El jardinero derecho de los Piratas de Pittsburgh se acreditó su sexto guante dorado al hilo, 318 outs, 17 asistencias, 12 errores, 3 dobleplays. En 1967 consiguió su cuarto título de bateo, .357, 209 imparables, 110 empujadas, 103 anotadas. Y cotinuó la seguidilla de guantes de oro, 273 outs, 17 asistencias, 9 errores, 4 dobleplays.

El patrullero derecho de los Padres de San Diego se apuntó su cuarto y quinto guantes de oro en las temporadas de 1990 y 1991; en la primera agenció 327 outs, 11 asistencias, 5 errores, 2 dobleplays. En la segunda 291 outs, 8 asistencias, 3 errores, 2 dobleplays. En 1994 alcanzó su quinta corona de bateo, .394, 64 empujadas, 79 anotadas.

El de la isla del encanto completó su docena de guantes dorados con galardones en 1968: 297 outs, 9 asistencias, 5 errores, 1 dobleplay; 1969: 226 outs, 14 asistencias, 5 errores, 1 dobleplay; 1970: 189 outs, 12 asistencias, 7 errores, 2 dobleplays; 1971:269 outs, 11 asistencias, 2 errores, 4 dobleplays; 1972: 199 outs, 5 asistencias, 0 errores, 2 dobleplays.

El de Los Angeles alcanzó hasta 8 diademas de bateo con títulos en 1995: .368 de promedio, 90 empujadas, 82 anotadas; 1996: .353 de promedio, 50 empujadas, 67 anotadas; 1997: .372 de promedio, 220 hits, 119 empujadas, 97 anotadas.

Roberto Clemente y Tony Gwynn son los dos únicos peloteros de Grandes Ligas, en haber conseguido al menos 5 guantes de oro y 4 títulos de bateo.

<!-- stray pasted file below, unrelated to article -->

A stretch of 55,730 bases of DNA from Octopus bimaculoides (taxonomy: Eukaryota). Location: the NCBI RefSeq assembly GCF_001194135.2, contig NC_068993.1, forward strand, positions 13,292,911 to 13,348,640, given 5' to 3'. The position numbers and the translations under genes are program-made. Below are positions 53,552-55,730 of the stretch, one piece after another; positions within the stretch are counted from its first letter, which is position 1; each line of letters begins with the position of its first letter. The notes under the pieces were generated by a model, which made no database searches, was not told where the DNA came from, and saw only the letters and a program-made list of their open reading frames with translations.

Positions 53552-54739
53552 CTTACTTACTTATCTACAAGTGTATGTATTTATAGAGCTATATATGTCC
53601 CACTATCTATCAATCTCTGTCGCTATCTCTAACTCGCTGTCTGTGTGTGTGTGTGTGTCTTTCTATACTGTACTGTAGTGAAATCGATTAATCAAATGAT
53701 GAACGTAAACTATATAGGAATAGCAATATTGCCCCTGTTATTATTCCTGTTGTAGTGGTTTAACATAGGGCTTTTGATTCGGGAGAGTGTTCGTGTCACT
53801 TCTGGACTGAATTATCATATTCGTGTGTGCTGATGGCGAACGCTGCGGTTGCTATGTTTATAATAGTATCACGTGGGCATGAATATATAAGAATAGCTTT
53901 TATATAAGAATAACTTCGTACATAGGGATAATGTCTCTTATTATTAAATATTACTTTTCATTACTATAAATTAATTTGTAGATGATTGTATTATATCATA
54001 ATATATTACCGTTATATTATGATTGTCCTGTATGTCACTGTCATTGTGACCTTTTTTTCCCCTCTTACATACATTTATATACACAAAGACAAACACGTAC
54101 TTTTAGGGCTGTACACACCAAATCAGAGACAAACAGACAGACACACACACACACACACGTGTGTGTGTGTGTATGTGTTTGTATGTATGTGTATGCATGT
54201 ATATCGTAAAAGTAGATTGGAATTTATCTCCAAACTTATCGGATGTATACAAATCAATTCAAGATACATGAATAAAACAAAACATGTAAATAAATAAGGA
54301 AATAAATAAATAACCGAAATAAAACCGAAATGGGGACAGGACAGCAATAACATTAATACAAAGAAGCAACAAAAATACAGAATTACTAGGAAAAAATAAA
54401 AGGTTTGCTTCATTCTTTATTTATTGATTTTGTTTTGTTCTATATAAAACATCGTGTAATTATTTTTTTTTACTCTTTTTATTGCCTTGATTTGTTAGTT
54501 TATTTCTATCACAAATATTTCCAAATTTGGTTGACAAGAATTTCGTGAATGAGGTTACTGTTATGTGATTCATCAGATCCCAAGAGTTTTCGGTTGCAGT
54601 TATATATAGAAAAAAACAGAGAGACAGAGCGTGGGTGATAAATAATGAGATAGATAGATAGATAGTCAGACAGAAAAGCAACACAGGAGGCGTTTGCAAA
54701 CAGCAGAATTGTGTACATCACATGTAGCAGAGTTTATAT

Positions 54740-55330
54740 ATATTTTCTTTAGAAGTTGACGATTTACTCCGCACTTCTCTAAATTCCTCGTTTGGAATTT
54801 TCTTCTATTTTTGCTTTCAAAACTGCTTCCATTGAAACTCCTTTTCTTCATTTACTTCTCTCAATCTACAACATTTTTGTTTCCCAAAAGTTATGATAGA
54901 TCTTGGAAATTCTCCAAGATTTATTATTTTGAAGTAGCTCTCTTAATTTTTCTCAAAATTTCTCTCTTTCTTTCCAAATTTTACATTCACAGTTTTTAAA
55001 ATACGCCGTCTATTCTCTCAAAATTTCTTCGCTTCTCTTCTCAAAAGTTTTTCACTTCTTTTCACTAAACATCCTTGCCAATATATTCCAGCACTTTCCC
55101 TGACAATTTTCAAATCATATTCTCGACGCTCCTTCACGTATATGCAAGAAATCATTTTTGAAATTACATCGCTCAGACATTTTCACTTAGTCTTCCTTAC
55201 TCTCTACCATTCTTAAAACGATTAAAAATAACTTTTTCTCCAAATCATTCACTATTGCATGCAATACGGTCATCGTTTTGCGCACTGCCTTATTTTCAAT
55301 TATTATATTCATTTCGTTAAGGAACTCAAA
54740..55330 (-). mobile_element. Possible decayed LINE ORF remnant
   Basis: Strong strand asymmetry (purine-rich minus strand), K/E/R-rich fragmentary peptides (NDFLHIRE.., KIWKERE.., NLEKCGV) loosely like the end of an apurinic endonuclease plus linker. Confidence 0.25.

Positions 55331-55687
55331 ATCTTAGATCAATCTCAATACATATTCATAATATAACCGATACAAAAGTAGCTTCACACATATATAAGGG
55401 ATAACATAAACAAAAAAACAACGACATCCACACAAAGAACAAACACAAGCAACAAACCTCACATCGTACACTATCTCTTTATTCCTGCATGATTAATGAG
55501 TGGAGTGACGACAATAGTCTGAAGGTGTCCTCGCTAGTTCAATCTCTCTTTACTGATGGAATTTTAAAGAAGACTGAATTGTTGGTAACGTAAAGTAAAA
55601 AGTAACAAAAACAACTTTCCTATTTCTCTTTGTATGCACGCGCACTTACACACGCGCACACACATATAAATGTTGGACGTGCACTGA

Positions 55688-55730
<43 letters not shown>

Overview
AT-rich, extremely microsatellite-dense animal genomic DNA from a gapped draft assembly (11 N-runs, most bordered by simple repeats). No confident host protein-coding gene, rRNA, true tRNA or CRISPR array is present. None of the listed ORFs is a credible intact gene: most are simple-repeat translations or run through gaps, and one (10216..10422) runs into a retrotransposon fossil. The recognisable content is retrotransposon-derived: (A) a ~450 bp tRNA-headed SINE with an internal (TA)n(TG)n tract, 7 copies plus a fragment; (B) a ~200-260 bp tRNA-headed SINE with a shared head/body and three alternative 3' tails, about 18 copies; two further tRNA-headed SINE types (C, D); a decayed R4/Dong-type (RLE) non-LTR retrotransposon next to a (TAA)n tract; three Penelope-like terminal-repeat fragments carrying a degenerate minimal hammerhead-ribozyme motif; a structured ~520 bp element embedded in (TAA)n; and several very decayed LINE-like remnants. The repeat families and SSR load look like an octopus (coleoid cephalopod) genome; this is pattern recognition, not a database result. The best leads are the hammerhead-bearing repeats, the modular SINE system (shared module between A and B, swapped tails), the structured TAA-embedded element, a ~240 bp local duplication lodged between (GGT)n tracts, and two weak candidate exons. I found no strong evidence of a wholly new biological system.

English Translation

Forbes Field and Three Rivers Stadium admired his great arm, his fielding elegance, his line drives into the gap, and the vertiginous running of the puertorican righ fielder. The corners of Jack Murphy Stadium later Qualcomm Stadium welcomed all those extra-base line drives and the defensive evolution of the Los Angeles, CA right fielder.

One had to move from the infield to the outfield to take profit of his great arm. The other had to work unrestlessly to improve his fielding capability to catch flies besides the mechanics of his throwing to the bases.

The puertorrican became a regular player with the Pittsburgh Pirates in 1955 by performing great catches, 18 assists, and 5 double plays. His batting average was .255.

The guy from LA only was a regular player in 1984. He had to work hard for a long period in order to improve his defensive abilities. He got a lot of support and advice from: Tom House, Bob Cluck, Bobby Tolan, Clyde McCullough and Rob Picciolo.

In 1961 the latin american outfielder hit for .351 to achieve his first batting title, 201 hits, 100 runs, 89 RBI’s . In the field he won his first Gold Glove. He made 252 putouts, 27 assists, 9 errors, 5 double plays.

The outfielder from California made his debut as the batting leader in 1984. He batted for .351, 213 hits, 71 RBI’s, 88 runs. In 1986 he got his first Gold Glove with 337 putouts, 19 assists, 4 errors, 3 double plays.